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Book part
Publication date: 11 June 2021

Hillary Jephat Musarurwa

Structural violence (SV) is related to the uneven distribution of resources which then leads to social exclusion and marginalisation of people. Johan Galtung (1969) also refers to…

Abstract

Structural violence (SV) is related to the uneven distribution of resources which then leads to social exclusion and marginalisation of people. Johan Galtung (1969) also refers to it as social injustice and it is characterised by unequal access to education, health, water, food, shelter and other basic services. SV manifests itself through different forms of exclusion supported through both public and private institutions. Without support to address economic and educational opportunities, Zimbabwean youth continue to experience SV and high levels of social inequality (Chimucheka, 2012). Conflict transformation (CT) can help address SV since it provides processes and ways to build something desired thus altering the manifestation of the conflict (Waldman, 2009). CT involves action between parties that leads to both social change and justice (M. Evans, 2016). Social entrepreneurship (SE) can be used as a CT tool because it (i) identifies an unjust equilibrium that perpetuates exclusion and marginalisation, (ii) identifies opportunities and innovatively challenges the status quo to add social value and (iii) provides a better future for the marginalised communities through creating a new and stable alternative equilibrium (Baporikar, 2016). This chapter discusses the SV transformation model which the author tested to address the disparities faced by youth in an urban area in Zimbabwe. The action research, which took place between January and May 2017, was carried out in combination with capacity building, social support systems and community participation to address some of the SV indicators prevalent in the community. Whilst SE showed great potential in tackling SV in the community study, findings also reveal contestations between theory and practice. Some of the barriers identified in the field include the community’s failure to self-organise, lack of financial resources and buy-in from the local government. Future research could test the model in multiple settings and over longer periods to see its effectiveness.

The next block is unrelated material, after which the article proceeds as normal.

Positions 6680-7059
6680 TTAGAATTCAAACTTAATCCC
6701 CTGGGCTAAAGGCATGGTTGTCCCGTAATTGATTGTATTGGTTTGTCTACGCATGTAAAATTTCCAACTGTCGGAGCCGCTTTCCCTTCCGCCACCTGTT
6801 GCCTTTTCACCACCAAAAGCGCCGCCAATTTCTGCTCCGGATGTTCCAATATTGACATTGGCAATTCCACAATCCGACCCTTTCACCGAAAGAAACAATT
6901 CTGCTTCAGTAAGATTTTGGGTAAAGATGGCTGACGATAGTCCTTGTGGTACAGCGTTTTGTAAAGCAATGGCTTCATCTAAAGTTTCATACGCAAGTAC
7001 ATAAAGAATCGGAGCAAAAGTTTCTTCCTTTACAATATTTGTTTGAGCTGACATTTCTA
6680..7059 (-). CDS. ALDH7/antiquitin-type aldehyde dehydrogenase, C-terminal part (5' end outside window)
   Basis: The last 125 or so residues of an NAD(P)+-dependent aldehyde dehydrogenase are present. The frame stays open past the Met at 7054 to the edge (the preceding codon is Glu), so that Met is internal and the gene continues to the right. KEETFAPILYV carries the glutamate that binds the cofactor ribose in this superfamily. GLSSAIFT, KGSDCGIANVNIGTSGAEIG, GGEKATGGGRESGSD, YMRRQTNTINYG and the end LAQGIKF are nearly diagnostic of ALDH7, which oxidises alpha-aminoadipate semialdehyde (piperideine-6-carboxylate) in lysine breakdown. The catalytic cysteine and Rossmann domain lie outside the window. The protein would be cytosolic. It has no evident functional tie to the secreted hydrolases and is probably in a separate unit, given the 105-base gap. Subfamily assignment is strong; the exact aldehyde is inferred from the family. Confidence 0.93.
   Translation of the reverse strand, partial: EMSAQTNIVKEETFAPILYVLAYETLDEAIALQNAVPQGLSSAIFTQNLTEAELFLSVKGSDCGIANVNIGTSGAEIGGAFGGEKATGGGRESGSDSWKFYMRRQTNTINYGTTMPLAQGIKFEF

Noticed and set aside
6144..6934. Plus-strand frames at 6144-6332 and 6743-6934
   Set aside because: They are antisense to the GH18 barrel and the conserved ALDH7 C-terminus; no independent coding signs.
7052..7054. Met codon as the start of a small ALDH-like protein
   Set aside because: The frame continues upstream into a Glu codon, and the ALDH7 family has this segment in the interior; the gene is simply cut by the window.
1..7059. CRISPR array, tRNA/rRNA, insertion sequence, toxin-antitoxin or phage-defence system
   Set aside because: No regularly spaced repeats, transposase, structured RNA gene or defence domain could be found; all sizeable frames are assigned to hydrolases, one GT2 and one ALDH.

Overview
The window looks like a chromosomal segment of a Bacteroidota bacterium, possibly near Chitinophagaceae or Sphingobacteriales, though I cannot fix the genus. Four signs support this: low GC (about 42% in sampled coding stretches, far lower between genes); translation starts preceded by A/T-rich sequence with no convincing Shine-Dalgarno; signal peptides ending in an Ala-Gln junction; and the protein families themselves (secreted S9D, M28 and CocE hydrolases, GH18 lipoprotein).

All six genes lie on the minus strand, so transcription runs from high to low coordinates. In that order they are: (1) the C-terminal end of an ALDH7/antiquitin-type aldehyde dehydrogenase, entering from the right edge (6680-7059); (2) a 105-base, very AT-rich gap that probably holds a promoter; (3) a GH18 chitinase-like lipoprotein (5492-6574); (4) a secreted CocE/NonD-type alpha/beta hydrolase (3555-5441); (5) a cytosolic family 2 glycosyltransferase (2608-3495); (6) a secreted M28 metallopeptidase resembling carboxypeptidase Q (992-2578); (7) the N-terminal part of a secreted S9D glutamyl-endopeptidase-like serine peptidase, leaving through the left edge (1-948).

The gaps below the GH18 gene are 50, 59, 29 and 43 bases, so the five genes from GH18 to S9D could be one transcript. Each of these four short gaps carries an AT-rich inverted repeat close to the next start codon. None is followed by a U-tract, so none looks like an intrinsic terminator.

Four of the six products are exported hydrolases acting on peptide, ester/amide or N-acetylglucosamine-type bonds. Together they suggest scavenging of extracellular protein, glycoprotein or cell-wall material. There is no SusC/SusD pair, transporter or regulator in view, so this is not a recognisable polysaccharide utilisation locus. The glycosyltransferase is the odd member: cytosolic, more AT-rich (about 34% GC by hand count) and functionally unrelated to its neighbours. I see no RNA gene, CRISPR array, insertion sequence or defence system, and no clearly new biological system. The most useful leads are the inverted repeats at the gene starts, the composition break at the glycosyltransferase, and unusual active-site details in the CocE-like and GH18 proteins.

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Enterprise and Economic Development in Africa
Type: Book
ISBN: 978-1-80071-323-9

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Article
Publication date: 1 August 1995

Johan Galtung

Imagine we divide human history in four phases, calling them “primitive”, “traditional”, “modern” and, then, “post‐modern”. In other words, “modernity” is not seen as the end of…

Abstract

Imagine we divide human history in four phases, calling them “primitive”, “traditional”, “modern” and, then, “post‐modern”. In other words, “modernity” is not seen as the end of history, and certainly not as global market economy cum democratic polity; a social formation seen here as highly unstable. A fourth phase is added, the phase that comes after modernity, like the “middle ages” come between antiquity and modernity, and “metaphysics” comes above or after physics: the post‐modern phase. The term is frequently used; the following is an effort to give that term a richer connotation.

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International Journal of Sociology and Social Policy, vol. 15 no. 8/9/10
Type: Research Article
ISSN: 0144-333X

Book part
Publication date: 19 September 2015

Knut J. Ims and Ove D. Jakobsen†

The purpose of the chapter is to explore peace economics in the perspective of an organic worldview. Peace economics are discussed on two levels – the level of individual economic…

Abstract